Saturday, May 5, 2018

Nellie Bly: Daredevil Reporter


“I have never written a word that did not come from my heart. I never shall."
Nellie Bly, The Evening-Journal; January 8, 1922

The young woman who helped launch a new kind of investigative journalism was born Elizabeth Jane Cochran on May 5, 1864. Her father’s death when she was 6 changed her life irrevocably. He left no will so all his assets were sold and the money divided amongst his fourteen children. In the blink of an eye, her family went from living in the largest house in town to having to live in straitened circumstances. Her mother remarried but the marriage was not successful. When her mother took the unusual step of filing for divorce from her second husband, Nellie testified in court about her step-father’s abuse. The experience left her determined to be self-reliant. Forced to leave school when money ran out, she moved with her mother to Pittsburgh, where they ran a boarding house.
Her journalistic juices were piqued in 1885 when she  read a newspaper column entitled “What Girls are Good For” in the Pittsburgh Dispatch which implied that girls were only good for two things: having children and keeping house. Incensed by the sexist comments, she off a fiery rebuttal. The managing editor was so impressed that he demanded to know who she really was—and offered her a job!
The newly rechristened Nellie Bly cut her teeth writing hard-hitting investigative pieces about working women who held traditionally male jobs. While not a trained journalist, Nellie was a good interviewer, able to get anyone to talk. But she soon found herself relegated to the women’s pages writing about fashion and parties. Increasingly frustrated, Nellie decided on a bold and risky move. Despite not knowing any Spanish, she headed to Mexico to work as a freelance journalist. But Nellie soon found herself in hot water when she criticized the Mexican government. Threatened with arrest, she fled the country.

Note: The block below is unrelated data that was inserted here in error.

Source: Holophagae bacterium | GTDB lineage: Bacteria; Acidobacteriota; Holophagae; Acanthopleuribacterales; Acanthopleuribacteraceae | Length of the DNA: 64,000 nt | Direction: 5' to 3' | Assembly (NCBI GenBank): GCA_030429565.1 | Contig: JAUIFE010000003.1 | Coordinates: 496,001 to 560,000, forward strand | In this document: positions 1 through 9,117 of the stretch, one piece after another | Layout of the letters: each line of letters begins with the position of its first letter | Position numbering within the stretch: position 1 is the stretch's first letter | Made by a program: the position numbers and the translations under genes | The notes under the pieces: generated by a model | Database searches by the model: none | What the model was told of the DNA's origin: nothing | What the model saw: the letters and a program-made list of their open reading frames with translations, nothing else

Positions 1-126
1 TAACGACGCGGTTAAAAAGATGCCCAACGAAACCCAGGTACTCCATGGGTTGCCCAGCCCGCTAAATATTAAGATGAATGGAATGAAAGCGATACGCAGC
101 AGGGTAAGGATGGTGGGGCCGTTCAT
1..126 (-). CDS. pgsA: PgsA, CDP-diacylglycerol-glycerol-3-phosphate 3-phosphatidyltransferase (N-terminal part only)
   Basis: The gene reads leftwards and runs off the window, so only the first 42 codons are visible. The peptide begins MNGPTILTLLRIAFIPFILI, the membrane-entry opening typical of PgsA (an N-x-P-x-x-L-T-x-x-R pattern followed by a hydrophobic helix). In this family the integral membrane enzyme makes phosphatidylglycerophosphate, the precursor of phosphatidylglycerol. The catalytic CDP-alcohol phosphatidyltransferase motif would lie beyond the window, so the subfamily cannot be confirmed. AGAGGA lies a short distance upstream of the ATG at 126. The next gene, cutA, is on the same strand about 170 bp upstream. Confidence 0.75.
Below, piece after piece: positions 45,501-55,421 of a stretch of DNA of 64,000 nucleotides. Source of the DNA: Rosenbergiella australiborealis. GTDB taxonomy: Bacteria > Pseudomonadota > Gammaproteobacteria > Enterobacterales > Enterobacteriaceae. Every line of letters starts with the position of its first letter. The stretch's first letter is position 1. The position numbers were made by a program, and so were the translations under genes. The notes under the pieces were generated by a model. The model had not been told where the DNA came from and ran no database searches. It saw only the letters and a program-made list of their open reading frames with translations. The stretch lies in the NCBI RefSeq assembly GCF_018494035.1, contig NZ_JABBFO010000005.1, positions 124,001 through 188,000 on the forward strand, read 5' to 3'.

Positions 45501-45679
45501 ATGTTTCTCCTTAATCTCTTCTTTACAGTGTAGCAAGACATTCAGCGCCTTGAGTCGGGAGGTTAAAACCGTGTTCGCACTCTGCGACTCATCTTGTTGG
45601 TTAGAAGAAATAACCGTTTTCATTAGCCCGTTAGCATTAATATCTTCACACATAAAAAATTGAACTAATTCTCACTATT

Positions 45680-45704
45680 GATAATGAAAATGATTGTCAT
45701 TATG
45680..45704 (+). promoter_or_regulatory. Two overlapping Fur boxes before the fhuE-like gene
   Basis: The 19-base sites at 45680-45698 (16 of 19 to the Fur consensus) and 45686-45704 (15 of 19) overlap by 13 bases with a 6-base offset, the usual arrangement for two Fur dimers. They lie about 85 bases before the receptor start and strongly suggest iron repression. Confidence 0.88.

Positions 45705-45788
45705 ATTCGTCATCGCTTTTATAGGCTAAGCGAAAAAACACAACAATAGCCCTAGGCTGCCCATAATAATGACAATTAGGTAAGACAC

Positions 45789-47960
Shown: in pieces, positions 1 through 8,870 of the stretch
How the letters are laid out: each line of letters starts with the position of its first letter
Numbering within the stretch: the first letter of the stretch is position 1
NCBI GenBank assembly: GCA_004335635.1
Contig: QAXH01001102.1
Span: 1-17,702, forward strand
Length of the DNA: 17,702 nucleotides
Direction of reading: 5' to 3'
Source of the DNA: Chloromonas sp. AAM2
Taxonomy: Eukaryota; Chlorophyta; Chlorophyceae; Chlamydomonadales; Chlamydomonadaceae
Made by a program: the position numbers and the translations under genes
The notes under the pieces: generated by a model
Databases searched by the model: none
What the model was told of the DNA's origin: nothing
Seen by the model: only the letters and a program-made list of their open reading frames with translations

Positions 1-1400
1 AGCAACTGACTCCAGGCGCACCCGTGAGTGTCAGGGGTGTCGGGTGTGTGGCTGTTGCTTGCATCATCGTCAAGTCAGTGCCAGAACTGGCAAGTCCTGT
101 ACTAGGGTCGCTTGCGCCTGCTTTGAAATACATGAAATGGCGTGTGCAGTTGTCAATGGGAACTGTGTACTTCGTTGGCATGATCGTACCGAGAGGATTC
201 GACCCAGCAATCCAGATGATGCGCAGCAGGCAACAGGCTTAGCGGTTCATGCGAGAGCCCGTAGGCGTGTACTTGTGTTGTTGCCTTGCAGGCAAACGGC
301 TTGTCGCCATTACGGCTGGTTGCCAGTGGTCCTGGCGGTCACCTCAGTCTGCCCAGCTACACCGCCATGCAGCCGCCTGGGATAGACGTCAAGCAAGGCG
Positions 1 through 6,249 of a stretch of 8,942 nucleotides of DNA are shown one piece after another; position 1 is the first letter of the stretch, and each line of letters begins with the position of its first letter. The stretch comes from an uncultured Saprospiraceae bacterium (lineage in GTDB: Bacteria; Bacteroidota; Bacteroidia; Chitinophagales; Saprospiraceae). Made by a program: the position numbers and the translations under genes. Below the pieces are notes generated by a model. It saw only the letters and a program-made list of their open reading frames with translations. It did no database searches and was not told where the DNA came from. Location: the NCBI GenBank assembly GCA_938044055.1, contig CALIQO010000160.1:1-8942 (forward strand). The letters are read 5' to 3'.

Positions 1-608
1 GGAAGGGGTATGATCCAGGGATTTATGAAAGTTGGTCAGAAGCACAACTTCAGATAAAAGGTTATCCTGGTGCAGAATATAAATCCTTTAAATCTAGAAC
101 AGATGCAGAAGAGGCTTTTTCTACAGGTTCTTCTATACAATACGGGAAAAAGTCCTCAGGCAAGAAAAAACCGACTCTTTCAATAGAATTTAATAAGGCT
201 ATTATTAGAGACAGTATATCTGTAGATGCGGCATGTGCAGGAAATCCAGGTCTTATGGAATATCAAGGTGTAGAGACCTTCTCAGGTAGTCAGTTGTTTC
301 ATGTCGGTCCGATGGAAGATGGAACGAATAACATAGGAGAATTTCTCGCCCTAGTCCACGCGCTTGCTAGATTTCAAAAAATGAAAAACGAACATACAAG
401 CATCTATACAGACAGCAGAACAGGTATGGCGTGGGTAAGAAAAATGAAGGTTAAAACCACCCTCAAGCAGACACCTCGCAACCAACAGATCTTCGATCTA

In 1887 deciding that Pittsburgh was too small for her ambitions, she left this note for her editors: "I am off for New York. Look out for me." But few newspaper editors in New York took her seriously. After four months of pounding the pavement, she finally managed to talk her way into the offices of one of the biggest newspapers in the country, The New York World. Her first assignment: posing as a mental patient to expose the conditions at the Women’s Lunatic Asylum on Blackwell’s Island. When Nellie asked her editor how he planned on getting her out, he told her not to worry!
She spent hours in front of the mirror practicing to convincingly play a woman suffering from mental illness. Calling herself Nellie Brown, she checked into a women’s shelter where she refused to sleep, and told anyone who spoke to her that her trunks had disappeared. Sent to Bellevue Hospital, she claimed to be from Cuba and pretended to be confused when questioned. Diagnosed as demented, she was taken by boat across to Blackwell’s Island. For ten days, Nellie experienced firsthand the filthy conditions, spoiled food, and the physical abuse suffered by the inmates. Her series of articles made her a household name at the age of 23 and led to a grand jury investigation into conditions at the asylum. New York leaders voted to increase in funds for the insane and more thorough examinations so that only the seriously ill were sent to the asylum.